The undergraduate curriculum creates a flexible system of courses that gives coherence, breadth, and depth to the four years of study and helps students become knowledgeable across academic boundaries and able to think critically within a discipline or mode of thought. The pillars of the Bard education are the structure of the first year, including First-Year Seminar; the program- and concentration-based approach to study; Moderation; the concept of distribution by modes of thought; and the Senior Project. Students move from the Lower College (first and second years), which focuses on general education and introduces the content and methodology of the academic and artistic areas in which students may specialize, to the Upper College (third and fourth years), which involves advanced study of particular subjects and more independent work.
Structure of the First Year
All first-year students participate in a common curriculum—the Language and Thinking Program, First-Year Seminar, Citizen Science—and take elective courses.
Program and Concentration Approach to Study
Bard requires that each student major in a stand-alone academic program, possibly in conjunction with a non-stand-alone field of study, or concentration, or with another program in a joint major.
As students fulfill distribution requirements, they become familiar with many academic areas and approaches. This exposure helps reveal their primary area of academic interest, offers perspective on their major, and broadens their scholarly point of view.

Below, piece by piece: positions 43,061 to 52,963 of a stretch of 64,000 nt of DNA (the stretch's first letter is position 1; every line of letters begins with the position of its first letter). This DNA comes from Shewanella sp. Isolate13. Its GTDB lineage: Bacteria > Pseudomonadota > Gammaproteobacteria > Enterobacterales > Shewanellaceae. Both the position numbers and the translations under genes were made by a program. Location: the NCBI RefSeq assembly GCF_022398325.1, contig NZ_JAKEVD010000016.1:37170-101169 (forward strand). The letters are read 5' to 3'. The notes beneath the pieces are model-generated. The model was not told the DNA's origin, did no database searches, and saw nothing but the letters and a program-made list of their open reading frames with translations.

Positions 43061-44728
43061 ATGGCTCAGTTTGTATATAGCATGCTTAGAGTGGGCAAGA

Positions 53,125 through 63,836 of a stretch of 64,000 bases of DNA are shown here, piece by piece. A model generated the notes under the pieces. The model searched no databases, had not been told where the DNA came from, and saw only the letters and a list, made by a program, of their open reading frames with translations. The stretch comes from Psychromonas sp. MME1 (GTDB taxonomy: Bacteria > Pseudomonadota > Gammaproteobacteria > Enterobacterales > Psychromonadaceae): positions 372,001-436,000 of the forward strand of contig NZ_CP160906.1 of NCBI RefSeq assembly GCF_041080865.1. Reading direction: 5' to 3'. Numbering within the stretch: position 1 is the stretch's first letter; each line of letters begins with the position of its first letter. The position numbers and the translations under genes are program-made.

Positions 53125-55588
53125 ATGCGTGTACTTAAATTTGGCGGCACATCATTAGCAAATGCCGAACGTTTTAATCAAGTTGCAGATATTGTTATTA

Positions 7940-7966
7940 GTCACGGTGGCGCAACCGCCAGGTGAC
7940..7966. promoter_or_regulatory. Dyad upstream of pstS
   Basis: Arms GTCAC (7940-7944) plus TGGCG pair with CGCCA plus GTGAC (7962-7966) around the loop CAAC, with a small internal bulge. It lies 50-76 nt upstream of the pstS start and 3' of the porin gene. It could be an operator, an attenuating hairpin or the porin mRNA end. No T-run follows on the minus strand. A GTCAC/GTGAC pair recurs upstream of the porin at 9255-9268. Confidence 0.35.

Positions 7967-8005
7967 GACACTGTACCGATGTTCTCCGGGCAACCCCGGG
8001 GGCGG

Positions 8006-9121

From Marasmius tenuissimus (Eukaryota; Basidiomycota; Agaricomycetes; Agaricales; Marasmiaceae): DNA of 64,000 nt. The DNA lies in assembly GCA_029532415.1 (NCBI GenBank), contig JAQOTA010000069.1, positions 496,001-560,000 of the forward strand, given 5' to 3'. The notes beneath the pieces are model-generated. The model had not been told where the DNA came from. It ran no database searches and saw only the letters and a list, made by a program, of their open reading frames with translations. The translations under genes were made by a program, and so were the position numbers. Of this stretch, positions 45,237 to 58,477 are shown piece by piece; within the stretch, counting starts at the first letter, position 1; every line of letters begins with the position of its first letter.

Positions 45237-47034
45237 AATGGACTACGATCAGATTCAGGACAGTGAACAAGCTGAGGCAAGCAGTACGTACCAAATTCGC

Moderation is undertaken in the second semester of the sophomore year. Through this process students make the transition from the Lower College to the Upper College and establish their major in a program. (Transfer students entering with the equivalent of two full years of credit should, if possible, moderate during the first semester of residence, but in no case later than the second.) VIEW MORE >>
The Senior Project is an original, individual, focused project growing out of the student’s cumulative academic experiences. Students have great flexibility in choosing the form of their project. For example, a social studies project might be a research project, a close textual analysis, a report of findings from fieldwork, or a photographic essay, while a science project might be a report on original experiments, an analysis of published research findings, or a contribution to theory. VIEW MORE >>